Journal of Cutaneous and Aesthetic Surgery
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Year : 2011  |  Volume : 4  |  Issue : 3  |  Page : 205-207
A case of angiokeratoma circumscriptum of the tongue: Response with carbon dioxide and pulsed dye laser

Departments of Dermatology, STD and Leprosy, Dr. RML Hospital and PGIMER, New Delhi, India

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Date of Web Publication28-Dec-2011


Solitary angiokeratoma circumscriptum (AC) of the tongue is a rare entity. We present a case of solitary AC over the ventral surface of the tongue present for 3 years. The patient was treated with a combination of carbon dioxide (CO 2 ) and pulsed dye laser (PDL). There was more than 75% improvement in the lesion after treating with alternate sessions of CO 2 and PDL.

Keywords: Angiokeratoma circumscriptum, tongue, carbon dioxide laser

How to cite this article:
Kar HK, Gupta L. A case of angiokeratoma circumscriptum of the tongue: Response with carbon dioxide and pulsed dye laser. J Cutan Aesthet Surg 2011;4:205-7

How to cite this URL:
Kar HK, Gupta L. A case of angiokeratoma circumscriptum of the tongue: Response with carbon dioxide and pulsed dye laser. J Cutan Aesthet Surg [serial online] 2011 [cited 2022 Jan 24];4:205-7. Available from:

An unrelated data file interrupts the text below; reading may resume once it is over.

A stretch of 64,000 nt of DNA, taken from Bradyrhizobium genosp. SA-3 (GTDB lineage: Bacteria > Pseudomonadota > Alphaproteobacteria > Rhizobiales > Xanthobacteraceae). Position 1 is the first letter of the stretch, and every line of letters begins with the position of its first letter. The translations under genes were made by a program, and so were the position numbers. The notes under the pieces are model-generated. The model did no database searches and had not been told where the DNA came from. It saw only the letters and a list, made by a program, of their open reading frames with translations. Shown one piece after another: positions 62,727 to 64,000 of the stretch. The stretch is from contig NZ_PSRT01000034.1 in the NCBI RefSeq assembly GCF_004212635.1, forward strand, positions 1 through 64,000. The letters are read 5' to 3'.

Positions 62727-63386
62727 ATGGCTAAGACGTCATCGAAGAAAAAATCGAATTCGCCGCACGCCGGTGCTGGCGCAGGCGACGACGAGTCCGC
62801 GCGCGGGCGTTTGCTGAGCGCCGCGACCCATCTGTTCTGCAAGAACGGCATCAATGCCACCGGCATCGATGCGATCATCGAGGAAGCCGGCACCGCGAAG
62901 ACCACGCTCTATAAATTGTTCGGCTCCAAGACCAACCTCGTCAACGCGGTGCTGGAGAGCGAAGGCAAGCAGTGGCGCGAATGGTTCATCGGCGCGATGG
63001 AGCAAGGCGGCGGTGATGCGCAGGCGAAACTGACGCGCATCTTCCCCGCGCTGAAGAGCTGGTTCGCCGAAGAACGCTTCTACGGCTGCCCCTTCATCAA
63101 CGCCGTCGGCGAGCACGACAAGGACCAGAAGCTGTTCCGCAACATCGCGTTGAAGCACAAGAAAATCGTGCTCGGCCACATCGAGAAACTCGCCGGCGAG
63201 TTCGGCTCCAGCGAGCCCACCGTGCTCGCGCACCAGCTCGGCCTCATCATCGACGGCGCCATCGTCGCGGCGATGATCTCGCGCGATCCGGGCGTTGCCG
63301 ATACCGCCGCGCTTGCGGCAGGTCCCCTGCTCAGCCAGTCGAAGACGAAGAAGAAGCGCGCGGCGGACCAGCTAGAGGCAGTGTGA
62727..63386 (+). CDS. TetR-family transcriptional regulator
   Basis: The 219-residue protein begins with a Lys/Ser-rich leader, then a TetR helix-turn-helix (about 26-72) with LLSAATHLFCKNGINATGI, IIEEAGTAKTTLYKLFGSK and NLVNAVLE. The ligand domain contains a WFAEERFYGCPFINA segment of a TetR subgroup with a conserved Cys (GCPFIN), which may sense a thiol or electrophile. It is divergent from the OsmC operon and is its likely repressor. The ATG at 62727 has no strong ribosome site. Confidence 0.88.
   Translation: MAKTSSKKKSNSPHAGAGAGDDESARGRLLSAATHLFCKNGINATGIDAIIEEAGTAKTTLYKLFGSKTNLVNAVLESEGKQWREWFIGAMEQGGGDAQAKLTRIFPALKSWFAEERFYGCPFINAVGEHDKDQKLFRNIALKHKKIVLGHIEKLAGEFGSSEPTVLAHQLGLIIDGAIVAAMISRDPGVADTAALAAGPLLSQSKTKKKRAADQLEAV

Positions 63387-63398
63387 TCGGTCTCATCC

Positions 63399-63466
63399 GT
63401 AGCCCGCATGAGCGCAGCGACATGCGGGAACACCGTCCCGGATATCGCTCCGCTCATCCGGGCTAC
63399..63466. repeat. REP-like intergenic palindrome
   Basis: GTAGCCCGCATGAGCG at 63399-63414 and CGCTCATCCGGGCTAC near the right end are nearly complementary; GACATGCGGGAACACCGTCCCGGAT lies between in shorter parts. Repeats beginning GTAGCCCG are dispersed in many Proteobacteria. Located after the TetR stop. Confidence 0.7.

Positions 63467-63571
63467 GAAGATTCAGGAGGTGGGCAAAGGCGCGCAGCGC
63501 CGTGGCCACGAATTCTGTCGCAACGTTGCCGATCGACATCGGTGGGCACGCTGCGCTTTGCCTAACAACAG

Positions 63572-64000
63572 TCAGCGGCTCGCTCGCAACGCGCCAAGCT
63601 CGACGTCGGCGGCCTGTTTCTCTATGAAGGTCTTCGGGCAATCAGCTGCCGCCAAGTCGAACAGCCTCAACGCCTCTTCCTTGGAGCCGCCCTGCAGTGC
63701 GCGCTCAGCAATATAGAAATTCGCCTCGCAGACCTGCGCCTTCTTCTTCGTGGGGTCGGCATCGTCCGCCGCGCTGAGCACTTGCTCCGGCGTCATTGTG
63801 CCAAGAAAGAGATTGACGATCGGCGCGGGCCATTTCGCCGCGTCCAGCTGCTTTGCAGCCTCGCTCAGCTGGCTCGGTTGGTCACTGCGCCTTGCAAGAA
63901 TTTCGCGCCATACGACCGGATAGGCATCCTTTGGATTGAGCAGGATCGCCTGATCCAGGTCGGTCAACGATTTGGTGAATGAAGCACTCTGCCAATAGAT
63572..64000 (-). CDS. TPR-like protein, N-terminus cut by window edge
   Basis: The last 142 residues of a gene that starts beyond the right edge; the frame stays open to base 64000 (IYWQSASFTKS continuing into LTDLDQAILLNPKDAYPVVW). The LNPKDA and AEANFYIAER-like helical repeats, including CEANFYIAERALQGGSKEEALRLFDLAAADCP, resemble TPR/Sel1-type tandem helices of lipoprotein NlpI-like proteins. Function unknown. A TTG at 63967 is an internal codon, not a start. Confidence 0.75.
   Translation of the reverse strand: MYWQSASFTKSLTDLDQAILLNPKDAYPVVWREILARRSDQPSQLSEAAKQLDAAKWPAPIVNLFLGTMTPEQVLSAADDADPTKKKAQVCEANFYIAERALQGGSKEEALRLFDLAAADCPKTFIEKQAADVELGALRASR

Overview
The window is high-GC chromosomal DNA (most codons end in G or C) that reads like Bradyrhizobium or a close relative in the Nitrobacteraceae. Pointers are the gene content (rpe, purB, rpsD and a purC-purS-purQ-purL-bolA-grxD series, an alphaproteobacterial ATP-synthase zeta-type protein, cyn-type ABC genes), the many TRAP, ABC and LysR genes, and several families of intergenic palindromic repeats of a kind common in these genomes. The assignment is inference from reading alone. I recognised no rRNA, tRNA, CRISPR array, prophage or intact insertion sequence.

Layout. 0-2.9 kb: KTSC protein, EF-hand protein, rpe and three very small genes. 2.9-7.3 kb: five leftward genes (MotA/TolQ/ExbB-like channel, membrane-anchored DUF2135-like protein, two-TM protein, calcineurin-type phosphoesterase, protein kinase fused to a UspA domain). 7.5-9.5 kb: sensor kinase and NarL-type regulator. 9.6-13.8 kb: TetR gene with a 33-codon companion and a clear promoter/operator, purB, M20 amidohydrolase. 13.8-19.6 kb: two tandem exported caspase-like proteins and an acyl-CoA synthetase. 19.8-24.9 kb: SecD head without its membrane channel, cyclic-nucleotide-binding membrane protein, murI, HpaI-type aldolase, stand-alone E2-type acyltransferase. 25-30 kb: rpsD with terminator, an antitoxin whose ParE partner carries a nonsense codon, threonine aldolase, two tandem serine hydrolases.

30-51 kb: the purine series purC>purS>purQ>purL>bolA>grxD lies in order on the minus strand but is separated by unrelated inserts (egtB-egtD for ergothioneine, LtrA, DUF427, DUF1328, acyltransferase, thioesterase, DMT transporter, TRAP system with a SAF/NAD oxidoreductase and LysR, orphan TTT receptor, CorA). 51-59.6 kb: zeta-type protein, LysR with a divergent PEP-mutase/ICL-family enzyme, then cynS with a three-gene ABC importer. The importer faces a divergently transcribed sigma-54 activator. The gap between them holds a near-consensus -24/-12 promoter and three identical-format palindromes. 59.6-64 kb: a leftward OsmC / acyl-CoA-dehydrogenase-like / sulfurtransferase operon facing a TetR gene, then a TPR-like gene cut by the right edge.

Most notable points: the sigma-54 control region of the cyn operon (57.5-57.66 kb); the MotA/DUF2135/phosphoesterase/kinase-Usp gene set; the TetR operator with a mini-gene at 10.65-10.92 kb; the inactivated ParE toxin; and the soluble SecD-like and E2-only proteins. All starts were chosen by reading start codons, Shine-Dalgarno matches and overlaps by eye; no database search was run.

Introduction Top

Angiokeratoma is a rare, cutaneous vascular disorder that can occur under several clinically distinct conditions. It is characterized histologically by dermal vascular ectasia with overlying epidermal hyperkeratosis. Different types of angiokeratomas have been described. Although all these types differ clinically, they share similar histological features. Oral mucosal involvement is common in the systemic form, but rare if it is localized [1],[2] Only mucosal type is uncommon and has been reported previously on few occasions. [2],[3],[4],[5] We report a case of angiokeratoma circumscriptum (AC) of the tongue in a 12-year-old boy and its response to treatment with carbon dioxide (CO 2 ) and pulsed dye laser (PDL).